Copeland appeared in various segments throughout the years, but it wasn't until the summer of 2019 that everything changed. SummerSlam 2019 took place in Toronto, near Copeland's hometown of Orangeville. The Rated R Superstar interrupted a live performance by Elias and, to the shock of everyone in attendance and watching from home, Edge "Speared" the troubadour. It was Copeland's first in-ring "bump" since he retired.

"That Spear to Elias was a visual audible. We caught eyes and I was like, 'We gotta do this. This crowd wants this,'" Copeland recalled. "Thank God for Elias because you know to be the performer that he is, to pick up on a visual cue like that, it says a lot about him and it really kickstarted this whole thing."

Months earlier, Copeland was on a bike ride near his home in Asheville, North Carolina, with current WWE superstar Sheamus. Copeland crashed his bike during the ride, but he got on his feet and felt fine. For someone with past neck issues, it was a surprising development.

A doctor confirmed to Copeland that the "hardware" in his neck was doing well, but when he asked about wrestling again, his doctor couldn't answer. Copeland then got a second opinion, which cleared him to resume wrestling. He wouldn't be able to do the 220 shows a year that WWE superstars normally do, but he got the green light to re-enter the ring.

"I had a six-hour drive home back to Asheville and I went and found a donut place, and I bought half a dozen donuts and I cranked Foo Fighters and ate donuts on the six-hour drive home and I called [my wife, ex-wrestler Beth Phoenix] and was like, 'Honey, I'm cleared,'" Copeland said. "The windows were down, the music was cranked. I'm stuffing my face and I'm just like, 'What is happening right now?'"

What happened next was the return of Edge. After his appearance at SummerSlam 2019, Copeland didn't get back into the ring until January 2020, just before the COVID-19 pandemic put the whole world on hold and forced the WWE to do shows without fans present. That didn't stop Edge, though, from taking on his former rival, Randy Orton, over the summer of 2020. The feud culminated at the Backlash pay-per-view in June, which was promoted as the "greatest wrestling match ever." Orton came away as the victor, but the real lasting impact from the match was Edge tearing a tricep that put him on the shelf for months. But despite that injury disrupting his comeback run, Copeland took it in stride.

"That [injury] was almost like water off the duck's back," Copeland said. "It sounds like it should have affected me more. I haven't done this for nine years and I just wrestled for 48 minutes against a guy who is at the absolute tip-top of this industry. Okay, there was some fallout. I tore my triceps, that sucks, but man, I've had way worse than a torn tricep."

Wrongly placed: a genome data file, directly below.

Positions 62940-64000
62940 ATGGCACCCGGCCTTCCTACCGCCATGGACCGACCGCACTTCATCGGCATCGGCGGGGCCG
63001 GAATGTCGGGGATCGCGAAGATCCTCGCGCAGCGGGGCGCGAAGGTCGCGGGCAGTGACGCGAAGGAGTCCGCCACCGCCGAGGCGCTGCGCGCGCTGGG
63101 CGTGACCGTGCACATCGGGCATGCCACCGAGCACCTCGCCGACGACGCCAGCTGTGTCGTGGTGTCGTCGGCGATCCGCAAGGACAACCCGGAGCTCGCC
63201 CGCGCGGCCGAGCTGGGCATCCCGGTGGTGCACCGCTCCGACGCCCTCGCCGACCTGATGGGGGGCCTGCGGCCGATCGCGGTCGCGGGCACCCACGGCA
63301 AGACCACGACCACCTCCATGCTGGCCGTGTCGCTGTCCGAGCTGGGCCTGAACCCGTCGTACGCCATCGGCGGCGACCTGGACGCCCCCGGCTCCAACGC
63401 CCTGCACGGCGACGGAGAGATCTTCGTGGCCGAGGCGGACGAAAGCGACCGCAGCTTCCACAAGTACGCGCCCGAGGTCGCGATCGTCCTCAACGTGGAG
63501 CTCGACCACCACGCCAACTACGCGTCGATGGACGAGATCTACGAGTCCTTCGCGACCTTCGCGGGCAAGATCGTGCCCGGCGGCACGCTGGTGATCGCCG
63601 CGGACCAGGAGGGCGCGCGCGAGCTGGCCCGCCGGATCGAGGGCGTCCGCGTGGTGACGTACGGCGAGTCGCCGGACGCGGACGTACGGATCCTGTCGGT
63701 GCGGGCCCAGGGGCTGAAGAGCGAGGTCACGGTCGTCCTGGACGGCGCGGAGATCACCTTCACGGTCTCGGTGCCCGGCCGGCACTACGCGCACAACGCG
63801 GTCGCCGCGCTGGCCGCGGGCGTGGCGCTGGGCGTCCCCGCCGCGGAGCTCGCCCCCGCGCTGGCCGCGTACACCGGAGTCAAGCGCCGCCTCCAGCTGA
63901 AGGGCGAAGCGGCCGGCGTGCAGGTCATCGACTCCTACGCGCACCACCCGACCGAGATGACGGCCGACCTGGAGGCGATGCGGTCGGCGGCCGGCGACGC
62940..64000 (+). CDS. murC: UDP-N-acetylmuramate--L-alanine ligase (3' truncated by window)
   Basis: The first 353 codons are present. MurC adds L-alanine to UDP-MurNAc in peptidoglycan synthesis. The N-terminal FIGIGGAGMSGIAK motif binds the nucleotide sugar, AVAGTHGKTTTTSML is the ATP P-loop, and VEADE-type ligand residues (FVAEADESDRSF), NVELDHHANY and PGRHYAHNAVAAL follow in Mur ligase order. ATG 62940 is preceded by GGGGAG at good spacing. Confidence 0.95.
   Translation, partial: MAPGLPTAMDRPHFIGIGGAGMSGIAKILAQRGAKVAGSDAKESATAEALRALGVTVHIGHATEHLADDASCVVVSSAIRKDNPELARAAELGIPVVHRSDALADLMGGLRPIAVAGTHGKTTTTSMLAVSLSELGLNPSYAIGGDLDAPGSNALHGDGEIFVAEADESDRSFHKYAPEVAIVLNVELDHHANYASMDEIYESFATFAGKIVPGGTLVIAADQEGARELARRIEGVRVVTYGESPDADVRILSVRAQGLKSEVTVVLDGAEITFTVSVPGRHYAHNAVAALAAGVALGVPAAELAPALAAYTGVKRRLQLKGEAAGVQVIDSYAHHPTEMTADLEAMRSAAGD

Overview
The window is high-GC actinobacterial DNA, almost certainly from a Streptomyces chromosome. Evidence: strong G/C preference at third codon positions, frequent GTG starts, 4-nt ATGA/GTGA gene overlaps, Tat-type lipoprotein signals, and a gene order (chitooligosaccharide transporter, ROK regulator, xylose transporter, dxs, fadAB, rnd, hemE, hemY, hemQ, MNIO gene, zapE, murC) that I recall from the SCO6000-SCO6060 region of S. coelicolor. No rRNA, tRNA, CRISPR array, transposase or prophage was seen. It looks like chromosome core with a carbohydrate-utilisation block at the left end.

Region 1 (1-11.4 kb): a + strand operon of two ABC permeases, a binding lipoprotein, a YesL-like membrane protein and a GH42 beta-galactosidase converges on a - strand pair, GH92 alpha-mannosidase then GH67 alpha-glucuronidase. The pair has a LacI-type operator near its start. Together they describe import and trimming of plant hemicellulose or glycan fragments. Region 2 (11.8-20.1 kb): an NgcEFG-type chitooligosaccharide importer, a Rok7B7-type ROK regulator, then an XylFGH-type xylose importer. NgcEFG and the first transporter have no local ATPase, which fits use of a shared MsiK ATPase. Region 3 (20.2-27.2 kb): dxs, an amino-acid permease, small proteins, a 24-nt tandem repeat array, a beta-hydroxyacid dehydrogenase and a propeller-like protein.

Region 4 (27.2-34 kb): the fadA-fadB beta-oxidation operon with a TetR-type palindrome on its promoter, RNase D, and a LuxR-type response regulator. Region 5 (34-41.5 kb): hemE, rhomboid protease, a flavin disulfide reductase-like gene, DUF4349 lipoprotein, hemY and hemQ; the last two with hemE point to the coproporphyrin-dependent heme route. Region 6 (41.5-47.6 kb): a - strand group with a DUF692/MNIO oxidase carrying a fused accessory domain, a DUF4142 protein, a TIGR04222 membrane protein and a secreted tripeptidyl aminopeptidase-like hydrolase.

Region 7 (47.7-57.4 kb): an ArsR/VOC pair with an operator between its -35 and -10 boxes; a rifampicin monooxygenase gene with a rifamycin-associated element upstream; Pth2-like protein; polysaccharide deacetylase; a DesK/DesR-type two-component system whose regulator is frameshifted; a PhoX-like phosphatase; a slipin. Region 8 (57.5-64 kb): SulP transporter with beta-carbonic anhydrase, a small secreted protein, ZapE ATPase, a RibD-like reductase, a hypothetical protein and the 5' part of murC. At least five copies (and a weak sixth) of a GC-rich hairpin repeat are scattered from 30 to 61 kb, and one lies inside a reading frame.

Copeland can list off the injuries he's accumulated while in a wrestling ring. A torn achilles, torn pectoral muscles, no labrum and the triple fusion neck surgery that put a rubber disc in his spine—he's had plenty. He drew on those past experiences to put himself in the mentality of rehabbing and getting back in shape for his return. At 47 years old, Copeland not only made it back in time for the 2021 Royal Rumble in January, but he actually won the 30-man battle royale. It was the second such victory of his career, stamping his ticket to this year's WrestleMania to wrestle for the Universal Championship.

The man looking to stop Edge's pursuit of his first championship in 10 years is the Universal Champion, Roman Reigns.

Reigns, a second generation WWE superstar, has held the title since August 2020. With a new attitude and persona, Reigns—once the company's biggest babyface even though fans refused to cheer for him like one—is now the WWE's biggest heel and the mountain to climb at WrestleMania.

"This is the Roman that I knew was always there," Copeland said. "As a performer, when you see a guy and feel like they got the handcuffs on him, that's what I always thought when I saw him. Just in terms of his promo and his character and things like that, because I'd see him in the ring and I'm like, 'Man, this guy gets it.'"

The pairing of Reigns with advocate Paul Heyman, whom Copeland says has been instrumental in bringing out the strengths in wrestlers dating back to his days in ECW, has been key for Reigns. "It's really, really great to see a talent just connect and fire on all cylinders like that," Copeland said.

When Edge won the Rumble and challenged Reigns for his title at WrestleMania, it was originally scheduled to be a one-on-one affair. However, the months leading up to the Showcase of the Immortals has seen the Universal Championship match change to include former champion Daniel Bryan in a triple-threat bout.

Despite Edge feeling that Bryan is stealing his chance to become champion, the man behind the character has nothing but wonderful things to say about the performer. Copeland calls Bryan a technician's handbook and likens him to WWE Hall of Famer Bret "The Hitman" Hart, because he makes the most out of everything in front of him while also making the story being told relatable and believable.